WASHINGTON – US President Barack Obama indicated over the weekend that initial
discussions over a transition process had begun to move forward in Egypt, as he
called on President Hosni Mubarak to listen to the people and consult with his
advisers about changing the current way of government.
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“Going back to the
old ways is not going to work. Suppression is not going to work. Engaging
in violence is not going to work,” Obama said during a press availability with
Canadian Prime Minister Stephen Harper on Friday.
“[Mubarak] needs to
listen to what’s being voiced by the Egyptian people and make a judgment about a
pathway forward that is orderly, but that is meaningful and
Obama described Mubarak as “proud, but he’s also a patriot,”
and challenged him by saying, “the key question he should be asking himself is,
how do I leave a legacy behind in which Egypt is able to get through this
transformative period? And my hope is, is that he will end up making the right
Obama noted that “some discussions have begun” and that the US
is “consulting widely with the international community to communicate our strong
belief that a successful and orderly transition must be
Obama did not more directly address reports that American
officials have been holding talks with their Egyptian counterparts to convince
Mubarak to step down and set up a transitional government, most likely headed by
newly appointed Vice President Omar Suleiman in his place.
House did announce, however, that Vice President Joe Biden had spoken to
Suleiman by phone on Thursday.
“Vice President Biden urged that credible,
inclusive negotiations begin immediately in order for Egypt to transition to a
democratic government that addresses the aspirations of the Egyptian people,”
the White House said in a statement after the call, noting that Biden also
repeated US calls for restraint and an end to intimidation of journalists and
human rights activists.
US officials have also been reaching out to
leaders of neighboring countries to bolster them as anti-government protests
spread around the Arab world and as many Arab leaders question the support of
America in light of US encouragement for a government transition.
himself spoke to Yemeni President Ali Abdullah Saleh “to welcome the significant
reform measures” he announced Wednesday, according to a White House statement
following the conversation.
Saleh had announced that he would step down
when his term ended in 2013 and that neither he nor his son would run
“President Saleh now needs to follow up his pledge with concrete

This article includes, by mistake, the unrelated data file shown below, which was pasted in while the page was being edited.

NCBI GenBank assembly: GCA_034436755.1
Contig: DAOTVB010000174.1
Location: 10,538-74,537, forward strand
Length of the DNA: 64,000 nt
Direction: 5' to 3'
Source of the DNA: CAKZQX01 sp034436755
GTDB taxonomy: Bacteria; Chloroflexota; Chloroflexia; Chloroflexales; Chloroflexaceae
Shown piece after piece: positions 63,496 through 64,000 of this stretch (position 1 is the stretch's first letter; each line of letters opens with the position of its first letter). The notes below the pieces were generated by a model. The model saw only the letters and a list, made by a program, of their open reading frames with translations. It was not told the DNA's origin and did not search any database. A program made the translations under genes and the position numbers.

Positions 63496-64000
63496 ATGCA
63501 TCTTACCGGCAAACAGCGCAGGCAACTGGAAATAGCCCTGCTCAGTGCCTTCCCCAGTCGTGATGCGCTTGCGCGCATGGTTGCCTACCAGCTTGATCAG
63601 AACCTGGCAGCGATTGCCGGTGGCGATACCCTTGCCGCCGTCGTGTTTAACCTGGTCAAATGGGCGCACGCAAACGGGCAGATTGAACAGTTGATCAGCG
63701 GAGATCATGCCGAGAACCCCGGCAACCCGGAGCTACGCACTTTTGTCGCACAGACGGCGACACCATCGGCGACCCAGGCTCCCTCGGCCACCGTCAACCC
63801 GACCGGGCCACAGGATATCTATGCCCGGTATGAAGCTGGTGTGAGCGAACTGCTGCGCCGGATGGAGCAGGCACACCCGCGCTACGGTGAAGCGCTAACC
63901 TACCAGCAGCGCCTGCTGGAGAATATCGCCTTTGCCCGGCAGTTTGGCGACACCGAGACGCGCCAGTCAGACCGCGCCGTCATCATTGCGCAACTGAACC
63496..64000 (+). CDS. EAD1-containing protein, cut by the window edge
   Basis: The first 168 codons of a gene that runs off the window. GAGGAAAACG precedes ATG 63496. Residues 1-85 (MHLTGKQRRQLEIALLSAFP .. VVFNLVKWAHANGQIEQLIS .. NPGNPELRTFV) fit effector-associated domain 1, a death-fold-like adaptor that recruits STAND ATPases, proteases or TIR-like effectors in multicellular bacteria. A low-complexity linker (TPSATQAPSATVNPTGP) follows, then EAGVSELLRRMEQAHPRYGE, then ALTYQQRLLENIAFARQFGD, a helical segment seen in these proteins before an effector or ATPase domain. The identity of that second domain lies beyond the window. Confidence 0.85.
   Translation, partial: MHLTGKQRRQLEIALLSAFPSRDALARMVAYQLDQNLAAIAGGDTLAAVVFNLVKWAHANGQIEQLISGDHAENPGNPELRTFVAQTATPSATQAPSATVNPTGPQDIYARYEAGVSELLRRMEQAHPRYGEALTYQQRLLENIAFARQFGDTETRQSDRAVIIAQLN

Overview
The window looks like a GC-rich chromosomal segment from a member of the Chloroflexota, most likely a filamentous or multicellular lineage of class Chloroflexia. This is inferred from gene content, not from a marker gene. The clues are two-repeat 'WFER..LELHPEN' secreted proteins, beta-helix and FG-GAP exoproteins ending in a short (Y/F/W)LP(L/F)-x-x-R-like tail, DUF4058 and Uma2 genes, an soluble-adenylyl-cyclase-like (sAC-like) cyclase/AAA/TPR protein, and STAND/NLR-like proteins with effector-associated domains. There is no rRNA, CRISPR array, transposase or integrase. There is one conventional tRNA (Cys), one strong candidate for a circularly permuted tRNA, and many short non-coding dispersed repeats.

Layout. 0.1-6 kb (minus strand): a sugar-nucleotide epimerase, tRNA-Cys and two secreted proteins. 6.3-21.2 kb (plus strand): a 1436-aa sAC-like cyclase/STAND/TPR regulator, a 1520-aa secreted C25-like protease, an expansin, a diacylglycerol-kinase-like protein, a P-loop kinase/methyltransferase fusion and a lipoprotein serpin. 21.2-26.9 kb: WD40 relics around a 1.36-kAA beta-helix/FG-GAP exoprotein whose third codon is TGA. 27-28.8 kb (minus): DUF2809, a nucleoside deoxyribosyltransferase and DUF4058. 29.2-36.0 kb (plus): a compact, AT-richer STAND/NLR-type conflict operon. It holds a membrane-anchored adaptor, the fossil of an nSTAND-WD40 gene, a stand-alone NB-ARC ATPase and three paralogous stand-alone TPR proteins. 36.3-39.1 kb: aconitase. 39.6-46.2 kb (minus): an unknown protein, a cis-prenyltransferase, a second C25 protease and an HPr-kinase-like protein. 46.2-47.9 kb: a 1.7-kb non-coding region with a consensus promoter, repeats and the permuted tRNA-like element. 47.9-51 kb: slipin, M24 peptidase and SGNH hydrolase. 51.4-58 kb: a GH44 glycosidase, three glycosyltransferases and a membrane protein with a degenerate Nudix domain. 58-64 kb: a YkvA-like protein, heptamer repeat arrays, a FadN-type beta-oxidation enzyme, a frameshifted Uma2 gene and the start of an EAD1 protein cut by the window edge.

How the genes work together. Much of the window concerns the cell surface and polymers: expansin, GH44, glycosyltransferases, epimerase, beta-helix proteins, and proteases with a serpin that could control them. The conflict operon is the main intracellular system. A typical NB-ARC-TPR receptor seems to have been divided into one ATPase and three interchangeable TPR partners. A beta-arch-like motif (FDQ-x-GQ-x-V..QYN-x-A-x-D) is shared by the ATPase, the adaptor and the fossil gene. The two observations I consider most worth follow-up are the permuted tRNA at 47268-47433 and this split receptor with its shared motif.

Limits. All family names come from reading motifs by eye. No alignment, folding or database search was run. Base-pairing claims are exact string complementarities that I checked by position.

actions,” the White House said. “President Obama asked that Yemeni security
forces show restraint and refrain from violence against Yemeni demonstrators who
are exercising their right to free association, assembly and speech.”
Jordan, King Abdullah also announced a series of reforms, including firing the
government, in light of popular unrest. Secretary of State Hillary Clinton spoke
to him Thursday and said the US looked forward to working with the new cabinet
and continued to value the USJordan relationship.
“He’s doing his best to
respond,” State Department spokesman P.J. Crowley said of Abdullah’s action in
the face of protests. “We appreciate the leadership he’s
Meanwhile, the US Congress became more vocal in its criticism of
Mubarak and clear that they believe he should leave.
unanimously passed a resolution late Thursday co-sponsored by Massachusetts
Democrat John Kerry and Arizona Republican John McCain calling for Mubarak to
“immediately begin an orderly and peaceful transition to a democratic political
system,” which they said should include transferring power to an interim
caretaker in coordination with opposition leaders, until elections are held
later this year.
The resolution also “underscores the vital importance of
any Egyptian Government continuing to fulfill its international obligations,
including its commitments under the Egypt-Israel Peace Treaty” and “expresses
deep concern over any organization that espouses an extremist ideology,
including the Muslim Brotherhood.”
In addition, New York Democratic Rep.
Gary Ackerman, one of the first members of Congress to call for Mubarak to go,
heightened his calls for a cutoff in US assistance to Egypt in light of recent
“I write to urge you to give the most serious consideration to
indefinitely suspending US assistance to Egypt,” Ackerman said in a letter to
Obama released Friday. “I believe it essential to our national security
interests that the world’s largest Arab state know that America’s commitment to
democracy is real, and that we will not continue to underwrite a regime
organizing violence against its own people.”
However, sources said that
at this point it was unlikely that aid to Egypt would be suspended, though
whatever money is granted is likely to be heavily conditioned.
on Capitol Hill, several members of Congress asked the German foreign minister
to close a German bank they charged helps Iran evade non-proliferation
The senators said that the government should take immediate
action against Europaisch-Iraniche Handelsbank, which has already been
designated by the United States.
“The threat of a nuclear armed Iran is
undeniable and we must make sanctions as strong as possible to deny Iran the
economic means to develop these weapons,” 11 senators wrote in a letter sent
“Europaisch-Iraniche Handelsbank must halt these practices or be